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Can the Oculus Go Get 1 Billion People to Use VR?

Oculus VR CTO John Carmack has high hopes for the standalone Oculus Go VR headset, which he sees disrupting the market as much as tablets did when they first burst on the scene.

Just as consumers might pick up a low-cost Android tablet instead of spending big on a new PC, wannabe VR enthusiasts who don't want to pay upwards of $2,000 for an Oculus Rift and powerful gaming PC can instead get started with the $199 Oculus Go, which does not require an attached PC or smartphone.

Facebook-owned Oculus hasn't released detailed specs for the Go, which arrives next year, but Carmack acknowledged at the company's developer conference today that it "had to cut hard on what hardware could go in to make that $199 price point."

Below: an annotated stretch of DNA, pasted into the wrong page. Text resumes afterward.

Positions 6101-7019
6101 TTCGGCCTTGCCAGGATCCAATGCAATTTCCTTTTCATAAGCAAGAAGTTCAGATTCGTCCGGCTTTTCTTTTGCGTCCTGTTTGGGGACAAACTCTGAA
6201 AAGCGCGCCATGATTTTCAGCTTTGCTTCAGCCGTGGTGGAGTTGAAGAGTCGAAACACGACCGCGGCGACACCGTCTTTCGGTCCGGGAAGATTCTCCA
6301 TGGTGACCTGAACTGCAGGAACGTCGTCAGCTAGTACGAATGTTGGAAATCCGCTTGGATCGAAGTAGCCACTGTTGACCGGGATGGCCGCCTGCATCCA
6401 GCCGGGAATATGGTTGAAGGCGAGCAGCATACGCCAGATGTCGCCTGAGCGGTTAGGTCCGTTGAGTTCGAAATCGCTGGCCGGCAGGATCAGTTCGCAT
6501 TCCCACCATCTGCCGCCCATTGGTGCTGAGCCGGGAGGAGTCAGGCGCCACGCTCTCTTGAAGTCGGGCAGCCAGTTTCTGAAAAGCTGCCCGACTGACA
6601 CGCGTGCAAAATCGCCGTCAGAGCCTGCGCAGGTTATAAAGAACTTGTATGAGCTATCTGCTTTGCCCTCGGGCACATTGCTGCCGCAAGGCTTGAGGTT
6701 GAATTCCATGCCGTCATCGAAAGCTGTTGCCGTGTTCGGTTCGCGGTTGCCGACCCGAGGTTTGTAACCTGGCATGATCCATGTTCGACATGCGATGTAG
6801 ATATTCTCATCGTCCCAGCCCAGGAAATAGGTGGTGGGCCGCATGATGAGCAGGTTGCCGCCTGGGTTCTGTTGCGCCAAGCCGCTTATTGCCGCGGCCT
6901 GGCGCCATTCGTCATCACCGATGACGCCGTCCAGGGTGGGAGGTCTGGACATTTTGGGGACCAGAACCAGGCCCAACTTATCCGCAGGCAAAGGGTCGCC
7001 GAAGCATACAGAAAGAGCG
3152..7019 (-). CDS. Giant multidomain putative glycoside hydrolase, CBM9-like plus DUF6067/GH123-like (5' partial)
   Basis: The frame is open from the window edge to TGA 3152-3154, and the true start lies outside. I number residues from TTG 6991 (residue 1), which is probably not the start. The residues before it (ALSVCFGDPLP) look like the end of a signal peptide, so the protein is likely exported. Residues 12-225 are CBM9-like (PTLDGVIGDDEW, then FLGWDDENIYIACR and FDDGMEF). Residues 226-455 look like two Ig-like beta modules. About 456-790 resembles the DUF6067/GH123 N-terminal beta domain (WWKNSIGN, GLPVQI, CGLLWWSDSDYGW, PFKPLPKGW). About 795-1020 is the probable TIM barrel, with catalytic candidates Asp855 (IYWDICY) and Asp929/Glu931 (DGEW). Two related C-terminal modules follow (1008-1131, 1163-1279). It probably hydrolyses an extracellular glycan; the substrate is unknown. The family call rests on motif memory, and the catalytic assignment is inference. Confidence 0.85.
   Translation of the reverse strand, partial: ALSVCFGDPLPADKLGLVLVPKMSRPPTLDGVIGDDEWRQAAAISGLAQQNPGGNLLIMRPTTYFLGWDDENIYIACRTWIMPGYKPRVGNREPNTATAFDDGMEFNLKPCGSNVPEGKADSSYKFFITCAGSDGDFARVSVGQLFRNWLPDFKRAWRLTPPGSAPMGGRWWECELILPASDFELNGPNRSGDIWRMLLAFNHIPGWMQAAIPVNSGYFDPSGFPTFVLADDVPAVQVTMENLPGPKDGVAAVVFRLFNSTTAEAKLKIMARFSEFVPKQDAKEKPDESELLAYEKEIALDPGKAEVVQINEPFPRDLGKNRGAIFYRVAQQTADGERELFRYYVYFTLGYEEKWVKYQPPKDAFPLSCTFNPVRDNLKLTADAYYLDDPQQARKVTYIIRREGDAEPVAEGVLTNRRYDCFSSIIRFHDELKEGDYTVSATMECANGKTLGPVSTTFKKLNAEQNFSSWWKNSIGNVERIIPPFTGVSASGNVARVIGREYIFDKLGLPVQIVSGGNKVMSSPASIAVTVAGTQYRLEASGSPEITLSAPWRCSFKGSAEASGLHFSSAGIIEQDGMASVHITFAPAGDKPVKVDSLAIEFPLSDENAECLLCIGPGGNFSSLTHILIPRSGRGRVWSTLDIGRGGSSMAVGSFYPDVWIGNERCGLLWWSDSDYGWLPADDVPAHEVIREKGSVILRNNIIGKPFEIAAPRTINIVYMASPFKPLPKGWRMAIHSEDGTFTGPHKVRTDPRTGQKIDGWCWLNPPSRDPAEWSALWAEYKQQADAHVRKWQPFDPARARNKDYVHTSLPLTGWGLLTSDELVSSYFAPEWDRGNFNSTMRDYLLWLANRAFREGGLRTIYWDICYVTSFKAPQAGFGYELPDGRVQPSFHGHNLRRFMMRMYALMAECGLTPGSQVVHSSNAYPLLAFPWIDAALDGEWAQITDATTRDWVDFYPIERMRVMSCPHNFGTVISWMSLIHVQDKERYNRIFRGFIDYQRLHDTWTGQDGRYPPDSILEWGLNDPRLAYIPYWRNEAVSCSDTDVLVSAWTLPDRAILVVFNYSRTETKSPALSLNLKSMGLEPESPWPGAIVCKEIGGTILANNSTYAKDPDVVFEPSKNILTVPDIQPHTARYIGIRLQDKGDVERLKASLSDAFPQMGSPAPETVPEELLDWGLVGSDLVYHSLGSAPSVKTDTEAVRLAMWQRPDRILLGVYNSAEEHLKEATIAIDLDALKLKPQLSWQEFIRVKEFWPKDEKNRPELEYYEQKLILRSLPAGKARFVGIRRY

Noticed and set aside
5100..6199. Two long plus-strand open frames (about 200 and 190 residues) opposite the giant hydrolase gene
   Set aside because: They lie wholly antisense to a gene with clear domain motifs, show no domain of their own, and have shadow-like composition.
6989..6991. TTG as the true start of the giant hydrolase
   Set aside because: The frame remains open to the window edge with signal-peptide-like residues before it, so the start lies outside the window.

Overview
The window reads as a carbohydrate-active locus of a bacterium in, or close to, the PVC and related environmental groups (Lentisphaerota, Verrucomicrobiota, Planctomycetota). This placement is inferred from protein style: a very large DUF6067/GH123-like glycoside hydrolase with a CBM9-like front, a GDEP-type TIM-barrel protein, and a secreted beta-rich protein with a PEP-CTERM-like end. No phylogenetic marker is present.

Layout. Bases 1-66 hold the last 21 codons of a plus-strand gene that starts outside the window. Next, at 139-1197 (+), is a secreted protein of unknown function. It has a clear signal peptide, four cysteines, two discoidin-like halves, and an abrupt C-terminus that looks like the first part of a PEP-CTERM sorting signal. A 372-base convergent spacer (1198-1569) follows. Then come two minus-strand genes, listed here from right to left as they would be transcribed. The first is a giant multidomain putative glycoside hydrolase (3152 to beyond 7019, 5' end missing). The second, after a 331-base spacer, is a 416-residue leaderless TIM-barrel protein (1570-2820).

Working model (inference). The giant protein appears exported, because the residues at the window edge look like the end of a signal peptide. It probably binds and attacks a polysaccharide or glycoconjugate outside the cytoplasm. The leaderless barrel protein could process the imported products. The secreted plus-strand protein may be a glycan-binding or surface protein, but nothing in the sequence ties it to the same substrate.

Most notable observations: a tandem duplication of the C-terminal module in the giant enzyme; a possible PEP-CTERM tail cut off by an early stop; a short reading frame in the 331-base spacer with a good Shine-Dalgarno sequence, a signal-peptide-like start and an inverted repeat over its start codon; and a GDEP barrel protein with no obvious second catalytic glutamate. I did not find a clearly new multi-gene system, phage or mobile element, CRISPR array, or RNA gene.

Oculus VR John Carmack speaks at Oculus Connect 4.

As a result, the Oculus Go won't be as powerful as the Oculus Rift, the company's now-$399 VR headset, which requires a high-end gaming PC to run. But "I signed up for this mission of getting a billion people in VR. And that's not going to happen with very expensive hardware," Carmack said.

Carmack also isn't willing to wait 10 or 15 years for higher-end VR technologies to become more affordable and trickle down to all consumers. "The power of the PC will never get to a mobile platform," he added. "We will run out of Moore's Law first. It just won't get there."

He expects the Go's $199 price—and the fact that it's compatible with content that already exists for the Samsung Gear VR—will make the Go "giftable" this holiday season. If not, it's back to the drawing board for more high-end VR products, he said—like the upcoming second-gen, standalone Oculus Rift, codenamed Santa Cruz.

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Facebook mistakenly leaked developer analytics reports to testers

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